I believed that the island of Avalon, S.C. was somehow linked to some other place and/or time.  That the boundaries between there and here weakened at the pagan feast days, most strongly at Samhain and Beltane, less so on the solstices and equinoxes.  That meant Imbolc, which fell somewhere between Midwinter and Beltane in power, might add a critical piece to the puzzle.  Imbolc was little more than a month away now, and I intended to be on Avalon.

I believed the golden-haired woman was somebody powerful and important in that other place and time.

I believed George was there.  ‘Alive,’ if that meant anything in the other place and time.  Although Chai had called it the Otherworld, which is often associated with Hades, so possibly alive wasn’t the right concept.

I believed the Falcons would let me down yet once again, winning a playoff game or two, maybe actually getting to the Superbowl, destined never to win the big one.

I believed that . . .

“Oh my, is that Rick Whittaker under all those bandages and bruises?  Somebody tried to cover up all that boyish charm and good looks.”

“Um, hello Chai.  Yes, it’s me.  Or at least what’s left of me.  But boy, you should see the other guy.”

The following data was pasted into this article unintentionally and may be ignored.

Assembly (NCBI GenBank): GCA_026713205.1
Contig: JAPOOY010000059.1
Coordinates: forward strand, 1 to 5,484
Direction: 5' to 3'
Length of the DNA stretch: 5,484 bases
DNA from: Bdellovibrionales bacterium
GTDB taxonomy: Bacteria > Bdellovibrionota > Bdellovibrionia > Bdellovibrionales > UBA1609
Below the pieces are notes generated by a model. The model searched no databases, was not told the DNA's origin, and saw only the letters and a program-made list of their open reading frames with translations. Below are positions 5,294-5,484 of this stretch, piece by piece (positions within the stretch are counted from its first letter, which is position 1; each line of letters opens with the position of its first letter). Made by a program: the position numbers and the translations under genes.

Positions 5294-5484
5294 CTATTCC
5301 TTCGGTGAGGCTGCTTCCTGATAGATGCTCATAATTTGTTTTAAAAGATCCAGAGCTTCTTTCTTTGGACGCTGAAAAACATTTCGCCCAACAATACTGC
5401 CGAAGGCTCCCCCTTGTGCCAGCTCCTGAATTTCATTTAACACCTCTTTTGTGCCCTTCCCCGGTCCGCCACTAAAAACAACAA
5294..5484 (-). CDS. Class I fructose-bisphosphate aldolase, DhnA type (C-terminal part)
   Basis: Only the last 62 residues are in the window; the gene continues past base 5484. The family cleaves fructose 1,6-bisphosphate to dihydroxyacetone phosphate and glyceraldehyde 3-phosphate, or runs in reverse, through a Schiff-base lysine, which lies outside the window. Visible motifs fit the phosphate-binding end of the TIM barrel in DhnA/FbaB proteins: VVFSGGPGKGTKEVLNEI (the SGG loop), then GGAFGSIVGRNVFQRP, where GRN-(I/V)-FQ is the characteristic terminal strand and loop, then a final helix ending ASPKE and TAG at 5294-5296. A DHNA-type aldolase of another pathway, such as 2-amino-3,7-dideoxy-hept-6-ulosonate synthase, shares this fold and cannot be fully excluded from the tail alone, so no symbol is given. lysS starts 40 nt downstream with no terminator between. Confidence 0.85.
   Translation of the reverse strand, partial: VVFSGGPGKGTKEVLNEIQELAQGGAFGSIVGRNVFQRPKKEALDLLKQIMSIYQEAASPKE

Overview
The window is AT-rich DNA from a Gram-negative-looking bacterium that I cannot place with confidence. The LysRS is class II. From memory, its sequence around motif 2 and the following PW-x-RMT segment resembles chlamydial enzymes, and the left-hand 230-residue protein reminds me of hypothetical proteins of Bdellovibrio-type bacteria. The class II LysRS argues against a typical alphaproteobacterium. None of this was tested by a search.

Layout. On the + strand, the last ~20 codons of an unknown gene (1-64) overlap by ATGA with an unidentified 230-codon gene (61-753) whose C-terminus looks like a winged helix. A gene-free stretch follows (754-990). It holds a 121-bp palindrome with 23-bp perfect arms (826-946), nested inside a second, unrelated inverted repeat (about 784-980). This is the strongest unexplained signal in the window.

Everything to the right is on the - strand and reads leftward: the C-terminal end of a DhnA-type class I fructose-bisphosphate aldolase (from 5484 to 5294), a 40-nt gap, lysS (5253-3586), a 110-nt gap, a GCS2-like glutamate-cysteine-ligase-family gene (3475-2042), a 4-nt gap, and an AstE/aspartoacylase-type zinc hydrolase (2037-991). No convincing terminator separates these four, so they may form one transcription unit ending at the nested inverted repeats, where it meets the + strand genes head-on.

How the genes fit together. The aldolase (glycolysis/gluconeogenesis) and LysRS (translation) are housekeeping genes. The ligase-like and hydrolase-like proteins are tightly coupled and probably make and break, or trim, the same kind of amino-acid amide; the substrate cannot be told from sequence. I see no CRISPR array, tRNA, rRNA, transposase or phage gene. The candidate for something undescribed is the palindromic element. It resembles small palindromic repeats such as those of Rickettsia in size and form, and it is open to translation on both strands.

“Yeah, I’ll bet.”

“Thanks for coming.  How did you know I was here?”

“Well, I called to confirm our date for today but it kept going to your voicemail.  So I decided to drive down and find out why you were ignoring me.  Then when your house was locked up and nobody answered the door but your car was there, I stopped by that old store to see if anybody knew where you were.  Only to find the whole town abuzz over the news.”

“Sorry I didn’t call.  I don’t have my cell phone, plus I’ve been pretty out of it with all the painkillers they’re giving me.”

“No problem, Rick.  Only cost me two trips down the road from hell, same as if you’d been there.  Here I’ve brought you two things to speed your recovery.”

She handed me a small gift bag that contained a tube of Cream of Isis.  ‘Herbal infused for rapid deep tissue healing.’  I squeezed out a dollop of something a medium shade of purple that smelled of musty lavender and dutifully rubbed it around my swollen eye.  “Hey, I can feel it working already.  Cleansing my eye chakras and all.  Thanks.”

I waited for the other gift but when it wasn’t forthcoming, I squeezed the bag surreptitiously to see if there was something else in it.  “Did I zone out on pain meds or did you say you’d brought two things?”

Chai winked, then reached under the covers and gave my crotch a little squeeze.  “And what is the one thing guaranteed to make a man feel better faster than anything else?  A nice blow job, of course.  Special delivery.”  She trailed her tongue over her lips and gave me another squeeze.

“Uh, I’m going to have to take a rain check on that, Chai.”  I realized how lame that sounded, but it would have only made it worse to add, “But I really appreciate the offer.”  The piece of my brain that wasn’t being embarrassed noted that I hadn’t sprung to attention at either the verbal or tactile suggestion.